The IoT Security Foundation, nquiringMinds and the University of Oxford collaborate to launch the Secure Networking by Design (SNbD) project for the development of advanced, open source, network protections for Internet Service Providers (ISPs) and router vendors.

IoTSF has teamed up with nquiringMinds and the University of Oxford to launch the Secure Networking by Design (SNbD) project, pioneering a new age of digital security.

Driven by the increasing problem of cyber security, the Secure Networking by Design (SNbD) project acknowledges the importance of the router as illustrated in a recent industry report that highlights they  account for over 75% of infected devices with infected routers posing greater threat than infected IOT devices or PCs. The SNbD project directly addresses this ‘hyper-scaling’ threat by combining recent advances in router security (ManySecured) built on a secure computing hardware platform (CHERI/Morello) to harden router and networking protections.

John Moor, Managing Director, IoTSF said:

“Cyber security attacks are constantly evolving and cost the global economy billions of pounds per year. It is therefore essential that we respond to that challenge with systems and collaborations which can evolve as new threats emerge. SNdB is intended to do just that with advanced technology and the power of the open source community.”

The ManySecured project is advancing router security by building secure networking elements designed from the ground up. By leveraging concepts of AI, the ManySecured components not only help to detect and prevent attacks, but they also aim to self-heal against emerging security threats and vulnerabilities.

The ARM Morello program seeks to overcome weaknesses with memory safety protections found in traditional computing architectures which account for 70% of operating system vulnerabilities. It has an ambitious goal to radically update the security foundations of digital computing infrastructure which underpins the entire global economy.

By combining the secure router elements provided by ManySecured, with memory protection and secure compartmentalisation features of CHERI/Morello, SNbD will substantially improve the security offered by router technology.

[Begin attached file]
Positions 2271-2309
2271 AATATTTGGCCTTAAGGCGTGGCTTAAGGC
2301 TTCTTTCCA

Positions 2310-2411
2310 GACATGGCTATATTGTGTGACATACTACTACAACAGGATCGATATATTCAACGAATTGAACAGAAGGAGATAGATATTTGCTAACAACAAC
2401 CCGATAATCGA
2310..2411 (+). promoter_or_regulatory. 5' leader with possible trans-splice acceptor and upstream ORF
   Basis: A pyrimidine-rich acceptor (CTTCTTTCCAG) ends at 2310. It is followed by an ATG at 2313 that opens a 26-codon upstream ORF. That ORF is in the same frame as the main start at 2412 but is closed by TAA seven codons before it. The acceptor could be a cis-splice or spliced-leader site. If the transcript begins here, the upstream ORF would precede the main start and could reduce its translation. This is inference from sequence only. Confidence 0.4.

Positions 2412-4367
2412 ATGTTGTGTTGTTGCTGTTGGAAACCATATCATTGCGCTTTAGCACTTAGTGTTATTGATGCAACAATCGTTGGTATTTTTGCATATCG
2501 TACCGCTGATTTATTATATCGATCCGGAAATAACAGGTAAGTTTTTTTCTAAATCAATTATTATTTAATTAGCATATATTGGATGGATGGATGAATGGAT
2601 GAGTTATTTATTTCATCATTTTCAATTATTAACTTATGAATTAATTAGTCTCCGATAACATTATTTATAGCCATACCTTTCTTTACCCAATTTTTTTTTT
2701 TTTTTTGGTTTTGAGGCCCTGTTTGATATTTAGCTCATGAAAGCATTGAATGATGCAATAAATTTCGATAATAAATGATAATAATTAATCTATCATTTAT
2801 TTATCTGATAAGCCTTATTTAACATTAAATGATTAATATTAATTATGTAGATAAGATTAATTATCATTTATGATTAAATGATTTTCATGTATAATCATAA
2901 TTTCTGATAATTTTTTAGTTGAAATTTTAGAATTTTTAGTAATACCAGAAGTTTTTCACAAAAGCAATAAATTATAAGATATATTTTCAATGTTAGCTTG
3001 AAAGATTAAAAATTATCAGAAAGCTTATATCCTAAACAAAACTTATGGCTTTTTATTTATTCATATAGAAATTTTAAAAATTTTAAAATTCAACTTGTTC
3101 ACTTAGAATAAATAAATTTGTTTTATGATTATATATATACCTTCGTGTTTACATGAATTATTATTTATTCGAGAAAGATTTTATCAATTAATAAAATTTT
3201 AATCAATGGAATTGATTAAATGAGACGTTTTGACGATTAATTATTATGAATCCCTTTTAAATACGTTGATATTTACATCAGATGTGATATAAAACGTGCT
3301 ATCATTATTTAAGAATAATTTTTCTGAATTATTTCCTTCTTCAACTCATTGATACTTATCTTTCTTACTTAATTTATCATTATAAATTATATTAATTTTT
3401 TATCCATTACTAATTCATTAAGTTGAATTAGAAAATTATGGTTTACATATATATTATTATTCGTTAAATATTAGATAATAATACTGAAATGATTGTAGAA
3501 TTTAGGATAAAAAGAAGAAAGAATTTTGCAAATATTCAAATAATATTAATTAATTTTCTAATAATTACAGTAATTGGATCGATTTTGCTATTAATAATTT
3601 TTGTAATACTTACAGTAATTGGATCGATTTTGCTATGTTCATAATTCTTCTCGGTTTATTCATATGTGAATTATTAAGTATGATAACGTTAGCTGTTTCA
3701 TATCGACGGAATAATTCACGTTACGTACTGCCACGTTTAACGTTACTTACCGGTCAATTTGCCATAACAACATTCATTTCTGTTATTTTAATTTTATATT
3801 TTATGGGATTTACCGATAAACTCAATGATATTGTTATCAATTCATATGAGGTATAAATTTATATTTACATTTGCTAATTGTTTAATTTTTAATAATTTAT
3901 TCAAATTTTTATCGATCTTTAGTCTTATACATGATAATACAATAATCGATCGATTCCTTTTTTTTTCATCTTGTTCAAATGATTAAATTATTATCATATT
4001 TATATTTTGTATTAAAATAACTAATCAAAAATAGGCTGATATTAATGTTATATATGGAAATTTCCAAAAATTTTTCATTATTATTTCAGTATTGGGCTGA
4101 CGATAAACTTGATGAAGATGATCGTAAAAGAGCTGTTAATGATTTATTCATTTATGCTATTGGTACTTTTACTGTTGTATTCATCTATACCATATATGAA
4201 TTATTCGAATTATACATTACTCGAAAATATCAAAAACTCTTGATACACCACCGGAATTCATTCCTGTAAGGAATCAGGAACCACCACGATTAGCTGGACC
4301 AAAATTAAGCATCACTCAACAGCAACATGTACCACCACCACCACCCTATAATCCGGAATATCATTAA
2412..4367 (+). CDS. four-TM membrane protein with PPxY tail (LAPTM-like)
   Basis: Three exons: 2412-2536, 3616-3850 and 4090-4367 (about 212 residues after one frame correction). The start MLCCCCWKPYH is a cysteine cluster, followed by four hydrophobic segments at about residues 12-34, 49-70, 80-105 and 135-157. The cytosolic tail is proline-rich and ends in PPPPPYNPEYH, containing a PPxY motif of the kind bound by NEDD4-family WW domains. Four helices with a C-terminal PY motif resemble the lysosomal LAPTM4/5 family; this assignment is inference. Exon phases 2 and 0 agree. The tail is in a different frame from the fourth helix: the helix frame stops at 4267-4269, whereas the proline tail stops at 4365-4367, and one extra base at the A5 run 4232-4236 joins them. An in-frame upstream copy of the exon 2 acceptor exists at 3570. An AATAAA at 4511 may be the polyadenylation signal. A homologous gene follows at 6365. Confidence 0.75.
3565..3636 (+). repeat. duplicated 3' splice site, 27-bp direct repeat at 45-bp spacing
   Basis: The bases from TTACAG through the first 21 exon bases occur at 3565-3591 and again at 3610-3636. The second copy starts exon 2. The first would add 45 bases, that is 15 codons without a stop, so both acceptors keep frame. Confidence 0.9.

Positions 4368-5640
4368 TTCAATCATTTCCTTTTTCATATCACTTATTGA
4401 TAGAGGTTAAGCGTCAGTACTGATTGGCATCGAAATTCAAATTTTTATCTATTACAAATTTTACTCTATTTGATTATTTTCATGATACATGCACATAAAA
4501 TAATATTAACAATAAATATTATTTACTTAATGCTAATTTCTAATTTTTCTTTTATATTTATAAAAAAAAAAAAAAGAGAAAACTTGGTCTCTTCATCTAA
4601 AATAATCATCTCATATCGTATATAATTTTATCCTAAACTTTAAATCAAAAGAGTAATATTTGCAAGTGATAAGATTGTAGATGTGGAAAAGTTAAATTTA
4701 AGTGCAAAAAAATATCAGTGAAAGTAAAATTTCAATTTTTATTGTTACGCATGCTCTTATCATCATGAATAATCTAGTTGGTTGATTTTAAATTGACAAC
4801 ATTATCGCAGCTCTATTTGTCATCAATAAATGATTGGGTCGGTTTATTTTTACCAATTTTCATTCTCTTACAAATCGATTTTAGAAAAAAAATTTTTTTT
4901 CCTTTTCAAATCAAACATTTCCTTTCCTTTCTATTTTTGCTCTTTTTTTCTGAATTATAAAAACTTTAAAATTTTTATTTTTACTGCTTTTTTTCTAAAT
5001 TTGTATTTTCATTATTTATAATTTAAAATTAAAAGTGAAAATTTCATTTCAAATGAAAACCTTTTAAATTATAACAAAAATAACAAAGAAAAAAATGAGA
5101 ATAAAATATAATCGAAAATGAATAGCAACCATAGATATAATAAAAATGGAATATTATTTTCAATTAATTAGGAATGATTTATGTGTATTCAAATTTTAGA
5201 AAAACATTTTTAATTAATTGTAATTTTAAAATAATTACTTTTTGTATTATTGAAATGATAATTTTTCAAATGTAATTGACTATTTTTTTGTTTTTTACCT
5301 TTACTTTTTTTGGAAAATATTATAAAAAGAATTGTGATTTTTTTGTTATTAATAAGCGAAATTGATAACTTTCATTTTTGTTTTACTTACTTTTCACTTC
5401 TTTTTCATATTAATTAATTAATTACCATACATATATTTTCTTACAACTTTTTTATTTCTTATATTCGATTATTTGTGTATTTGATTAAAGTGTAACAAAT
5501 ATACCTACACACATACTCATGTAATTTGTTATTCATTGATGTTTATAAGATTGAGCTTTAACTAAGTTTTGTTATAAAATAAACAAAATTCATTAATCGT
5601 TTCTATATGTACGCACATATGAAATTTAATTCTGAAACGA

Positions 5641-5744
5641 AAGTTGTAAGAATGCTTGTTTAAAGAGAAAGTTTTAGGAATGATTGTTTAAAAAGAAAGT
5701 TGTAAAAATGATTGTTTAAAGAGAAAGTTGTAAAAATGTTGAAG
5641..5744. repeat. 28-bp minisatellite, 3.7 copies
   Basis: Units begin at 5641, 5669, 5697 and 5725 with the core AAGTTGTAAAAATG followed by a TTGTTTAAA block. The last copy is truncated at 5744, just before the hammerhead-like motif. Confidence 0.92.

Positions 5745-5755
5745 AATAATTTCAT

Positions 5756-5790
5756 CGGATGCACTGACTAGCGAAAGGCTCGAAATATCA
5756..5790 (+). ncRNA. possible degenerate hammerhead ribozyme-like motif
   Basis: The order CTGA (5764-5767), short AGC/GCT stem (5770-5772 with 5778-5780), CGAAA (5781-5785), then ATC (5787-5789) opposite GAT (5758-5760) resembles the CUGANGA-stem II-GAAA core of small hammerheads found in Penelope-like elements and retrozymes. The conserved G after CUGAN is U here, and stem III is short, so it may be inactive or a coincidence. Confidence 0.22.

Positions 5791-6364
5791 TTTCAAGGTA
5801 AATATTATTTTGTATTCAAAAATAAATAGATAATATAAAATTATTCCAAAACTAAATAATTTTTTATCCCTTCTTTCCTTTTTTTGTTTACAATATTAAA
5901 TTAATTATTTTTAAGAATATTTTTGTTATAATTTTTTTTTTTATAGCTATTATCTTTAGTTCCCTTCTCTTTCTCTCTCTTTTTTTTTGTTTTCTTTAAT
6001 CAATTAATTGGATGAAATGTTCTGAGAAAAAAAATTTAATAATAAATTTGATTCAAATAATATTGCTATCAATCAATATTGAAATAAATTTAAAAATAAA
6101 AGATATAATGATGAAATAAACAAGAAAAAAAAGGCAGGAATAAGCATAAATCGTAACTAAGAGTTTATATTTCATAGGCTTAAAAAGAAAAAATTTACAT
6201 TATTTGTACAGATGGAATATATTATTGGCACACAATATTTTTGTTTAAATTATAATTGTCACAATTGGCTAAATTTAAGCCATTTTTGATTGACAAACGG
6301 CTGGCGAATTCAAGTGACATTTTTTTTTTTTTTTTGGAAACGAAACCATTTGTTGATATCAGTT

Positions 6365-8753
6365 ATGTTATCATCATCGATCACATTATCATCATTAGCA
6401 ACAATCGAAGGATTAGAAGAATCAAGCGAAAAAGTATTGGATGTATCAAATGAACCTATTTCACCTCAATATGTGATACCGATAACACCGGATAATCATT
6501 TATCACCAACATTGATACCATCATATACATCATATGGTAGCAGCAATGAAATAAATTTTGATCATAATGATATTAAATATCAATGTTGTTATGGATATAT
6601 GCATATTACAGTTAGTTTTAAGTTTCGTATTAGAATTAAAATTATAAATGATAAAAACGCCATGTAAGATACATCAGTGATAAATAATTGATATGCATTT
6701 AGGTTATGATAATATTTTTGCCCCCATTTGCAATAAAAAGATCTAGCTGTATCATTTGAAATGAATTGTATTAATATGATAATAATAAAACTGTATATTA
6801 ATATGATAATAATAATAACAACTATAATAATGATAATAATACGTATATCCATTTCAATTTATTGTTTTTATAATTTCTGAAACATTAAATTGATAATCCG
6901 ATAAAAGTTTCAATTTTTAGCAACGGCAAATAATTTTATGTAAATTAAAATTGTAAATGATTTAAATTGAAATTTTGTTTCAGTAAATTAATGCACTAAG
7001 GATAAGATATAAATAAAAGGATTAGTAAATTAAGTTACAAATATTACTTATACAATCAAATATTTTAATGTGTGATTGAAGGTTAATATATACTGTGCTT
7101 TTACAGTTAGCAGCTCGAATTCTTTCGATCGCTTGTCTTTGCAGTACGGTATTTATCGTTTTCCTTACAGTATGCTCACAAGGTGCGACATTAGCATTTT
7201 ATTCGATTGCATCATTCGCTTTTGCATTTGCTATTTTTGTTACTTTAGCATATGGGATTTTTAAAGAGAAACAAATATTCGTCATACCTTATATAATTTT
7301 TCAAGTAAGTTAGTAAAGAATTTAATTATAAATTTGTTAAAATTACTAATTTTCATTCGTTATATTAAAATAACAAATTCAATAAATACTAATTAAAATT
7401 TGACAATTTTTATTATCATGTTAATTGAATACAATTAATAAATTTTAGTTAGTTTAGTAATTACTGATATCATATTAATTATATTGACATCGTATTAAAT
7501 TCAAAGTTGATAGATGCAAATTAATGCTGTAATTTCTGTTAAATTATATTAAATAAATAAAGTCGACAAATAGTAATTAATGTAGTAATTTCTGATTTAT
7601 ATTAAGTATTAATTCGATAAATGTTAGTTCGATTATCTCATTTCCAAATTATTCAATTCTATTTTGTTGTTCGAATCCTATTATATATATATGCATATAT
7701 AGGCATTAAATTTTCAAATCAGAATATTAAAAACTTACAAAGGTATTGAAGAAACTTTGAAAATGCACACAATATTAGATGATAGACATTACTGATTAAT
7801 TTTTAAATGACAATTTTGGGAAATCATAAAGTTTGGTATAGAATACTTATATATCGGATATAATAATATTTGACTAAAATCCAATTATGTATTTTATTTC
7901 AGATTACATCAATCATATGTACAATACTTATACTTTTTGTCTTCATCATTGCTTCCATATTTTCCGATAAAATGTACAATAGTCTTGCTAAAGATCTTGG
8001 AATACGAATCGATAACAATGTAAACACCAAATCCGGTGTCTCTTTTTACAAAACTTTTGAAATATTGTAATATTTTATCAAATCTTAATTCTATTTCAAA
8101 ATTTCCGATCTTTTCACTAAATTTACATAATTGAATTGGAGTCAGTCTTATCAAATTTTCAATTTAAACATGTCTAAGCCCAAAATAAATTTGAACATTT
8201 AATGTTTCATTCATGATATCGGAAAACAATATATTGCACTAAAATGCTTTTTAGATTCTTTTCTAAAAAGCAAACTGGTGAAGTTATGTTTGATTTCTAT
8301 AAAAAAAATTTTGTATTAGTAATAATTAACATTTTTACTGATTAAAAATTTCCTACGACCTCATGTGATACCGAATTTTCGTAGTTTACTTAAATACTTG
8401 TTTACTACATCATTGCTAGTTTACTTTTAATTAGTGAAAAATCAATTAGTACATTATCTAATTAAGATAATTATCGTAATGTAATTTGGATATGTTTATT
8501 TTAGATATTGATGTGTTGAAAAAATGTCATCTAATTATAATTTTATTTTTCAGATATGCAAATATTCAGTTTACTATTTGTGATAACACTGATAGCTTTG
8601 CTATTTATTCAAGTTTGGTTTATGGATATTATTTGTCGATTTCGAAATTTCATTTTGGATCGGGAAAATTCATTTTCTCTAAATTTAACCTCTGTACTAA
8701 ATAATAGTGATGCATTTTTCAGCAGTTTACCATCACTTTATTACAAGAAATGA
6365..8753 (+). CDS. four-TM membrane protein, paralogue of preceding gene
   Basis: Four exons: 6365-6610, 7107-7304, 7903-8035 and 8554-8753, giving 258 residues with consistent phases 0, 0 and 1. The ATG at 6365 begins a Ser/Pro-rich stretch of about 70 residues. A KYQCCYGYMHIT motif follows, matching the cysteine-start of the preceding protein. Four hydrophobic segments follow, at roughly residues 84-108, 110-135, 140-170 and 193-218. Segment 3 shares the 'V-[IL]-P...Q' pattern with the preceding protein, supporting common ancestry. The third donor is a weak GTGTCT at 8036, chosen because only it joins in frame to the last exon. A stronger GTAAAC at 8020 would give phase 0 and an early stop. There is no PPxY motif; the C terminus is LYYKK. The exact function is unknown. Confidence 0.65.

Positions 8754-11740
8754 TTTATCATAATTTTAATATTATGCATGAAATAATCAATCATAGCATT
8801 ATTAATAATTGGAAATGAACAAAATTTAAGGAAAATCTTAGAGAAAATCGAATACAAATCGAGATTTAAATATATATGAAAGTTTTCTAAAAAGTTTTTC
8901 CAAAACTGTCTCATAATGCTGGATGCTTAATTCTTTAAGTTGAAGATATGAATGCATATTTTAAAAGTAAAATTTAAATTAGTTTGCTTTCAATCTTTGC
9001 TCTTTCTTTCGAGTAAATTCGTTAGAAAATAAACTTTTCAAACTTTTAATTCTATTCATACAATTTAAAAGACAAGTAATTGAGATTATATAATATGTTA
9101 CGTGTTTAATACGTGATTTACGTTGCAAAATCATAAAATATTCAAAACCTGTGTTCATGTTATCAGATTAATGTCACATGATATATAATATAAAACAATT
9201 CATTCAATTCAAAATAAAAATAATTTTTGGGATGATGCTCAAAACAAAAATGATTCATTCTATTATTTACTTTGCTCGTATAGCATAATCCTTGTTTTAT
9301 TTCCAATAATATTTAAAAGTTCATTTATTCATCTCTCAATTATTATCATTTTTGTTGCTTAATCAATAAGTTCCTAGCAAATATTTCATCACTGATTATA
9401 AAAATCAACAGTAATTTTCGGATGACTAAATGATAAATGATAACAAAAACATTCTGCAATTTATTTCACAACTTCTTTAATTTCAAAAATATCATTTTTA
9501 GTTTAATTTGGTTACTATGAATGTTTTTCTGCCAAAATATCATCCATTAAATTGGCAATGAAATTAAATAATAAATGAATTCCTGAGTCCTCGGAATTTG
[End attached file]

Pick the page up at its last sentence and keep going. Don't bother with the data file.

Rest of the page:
Nick Allott, CEO NquiringMinds said:

“ManySecured and Morello provide a mighty combination to deliver security. Remote network attacks are dangerous and infections. They present a security threat with a frightening ability to scale. Hardening this network interface right down to a fundamental silicon level, is an essential component of global security strategy. Our team is perfectly placed to realise this vision.”

The project aims to make a significant future impact on the security of routers by taking a modular approach, making individual, upgradeable software modules available across common operating systems. From the outset, SNbD is intended to be a self-sustaining, collaborative initiative, with a long-lasting legacy and will adopt an open-source style operation which accepts third party contributions.

The project, part of the Digital Security by Design challenge is funded by the Industrial Strategy Challenge Fund (ISCF), who’s aim is to enrich and expand the Digital Security by Design (DSbD) prior to the availability of commercial hardware.

Prof. Andrew Martin, University of Oxford, added:

“Digital Security by Design is undergoing translation from research to practice at scale.  Our project will test the effectiveness of that paradigm shift and blaze a trail towards a security step-change for core network components.”


About IoTSF’s SNdB Project Partners

NquiringMinds Ltd is a British AI company that develops distributed data sharing and data analytics solutions. Founded in 2010 by AI and Cyber Security experts, it has deep expertise in AI/ML technologies complemented with an understanding of security that spans protocols design through to silicon implementation. Since that time, NquiringMinds has been building secure data sharing solutions for Central Government, the Public Sector and Industrial Manufacturing and Agriculture.

Oxford University’s Department of Computer Science was established in 1957, making it one of the longest-established Computer Science departments in the country. It is one of the UK’s leading Computer Science Departments (ranked first in numerous international rankings). The Department has close links with government, industry, and other departments within the University: particularly relevant to this project is its leading role in “Cyber Security Oxford.” The University of Oxford aims to lead the world in research and education for the benefit of society both in the UK and globally. Oxford’s researchers engage with academic, commercial, and cultural partners across the world to stimulate high-quality research and enable innovation through a broad range of social, policy and economic impacts.